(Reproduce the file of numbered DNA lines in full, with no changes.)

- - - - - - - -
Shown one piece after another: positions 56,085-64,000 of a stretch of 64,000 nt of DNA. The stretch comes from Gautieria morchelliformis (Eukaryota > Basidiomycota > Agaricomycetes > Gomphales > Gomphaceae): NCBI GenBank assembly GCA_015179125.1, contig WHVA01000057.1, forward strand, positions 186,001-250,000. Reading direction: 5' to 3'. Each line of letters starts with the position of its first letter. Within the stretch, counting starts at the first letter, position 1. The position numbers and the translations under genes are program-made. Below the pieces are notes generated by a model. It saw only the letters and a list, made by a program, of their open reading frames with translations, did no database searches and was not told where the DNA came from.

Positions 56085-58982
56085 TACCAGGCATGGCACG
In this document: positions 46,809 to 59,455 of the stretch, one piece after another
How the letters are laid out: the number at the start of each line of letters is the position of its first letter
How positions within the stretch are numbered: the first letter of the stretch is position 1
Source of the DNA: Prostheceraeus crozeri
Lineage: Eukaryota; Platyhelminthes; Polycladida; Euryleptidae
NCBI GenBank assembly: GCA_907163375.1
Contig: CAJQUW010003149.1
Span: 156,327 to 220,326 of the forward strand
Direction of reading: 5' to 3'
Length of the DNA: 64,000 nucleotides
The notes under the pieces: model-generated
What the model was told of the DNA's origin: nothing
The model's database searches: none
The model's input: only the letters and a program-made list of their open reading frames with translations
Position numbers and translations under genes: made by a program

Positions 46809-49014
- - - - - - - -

Shown one piece after another: positions 56,085-64,000 of a stretch of 64,000 nt of DNA. The stretch comes from Gautieria morchelliformis (Eukaryota > Basidiomycota > Agaricomycetes > Gomphales > Gomphaceae): NCBI GenBank assembly GCA_015179125.1, contig WHVA01000057.1, forward strand, positions 186,001-250,000. Reading direction: 5' to 3'. Each line of letters starts with the position of its first letter. Within the stretch, counting starts at the first letter, position 1. The position numbers and the translations under genes are program-made. Below the pieces are notes generated by a model. It saw only the letters and a list, made by a program, of their open reading frames with translations, did no database searches and was not told where the DNA came from.

Positions 56085-58982
56085 TACCAGGCATGGCACG
In this document: positions 46,809 to 59,455 of the stretch, one piece after another
How the letters are laid out: the number at the start of each line of letters is the position of its first letter
How positions within the stretch are numbered: the first letter of the stretch is position 1
Source of the DNA: Prostheceraeus crozeri
Lineage: Eukaryota; Platyhelminthes; Polycladida; Euryleptidae
NCBI GenBank assembly: GCA_907163375.1
Contig: CAJQUW010003149.1
Span: 156,327 to 220,326 of the forward strand
Direction of reading: 5' to 3'
Length of the DNA: 64,000 nucleotides
The notes under the pieces: model-generated
What the model was told of the DNA's origin: nothing
The model's database searches: none
The model's input: only the letters and a program-made list of their open reading frames with translations
Position numbers and translations under genes: made by a program

Positions 46809-49014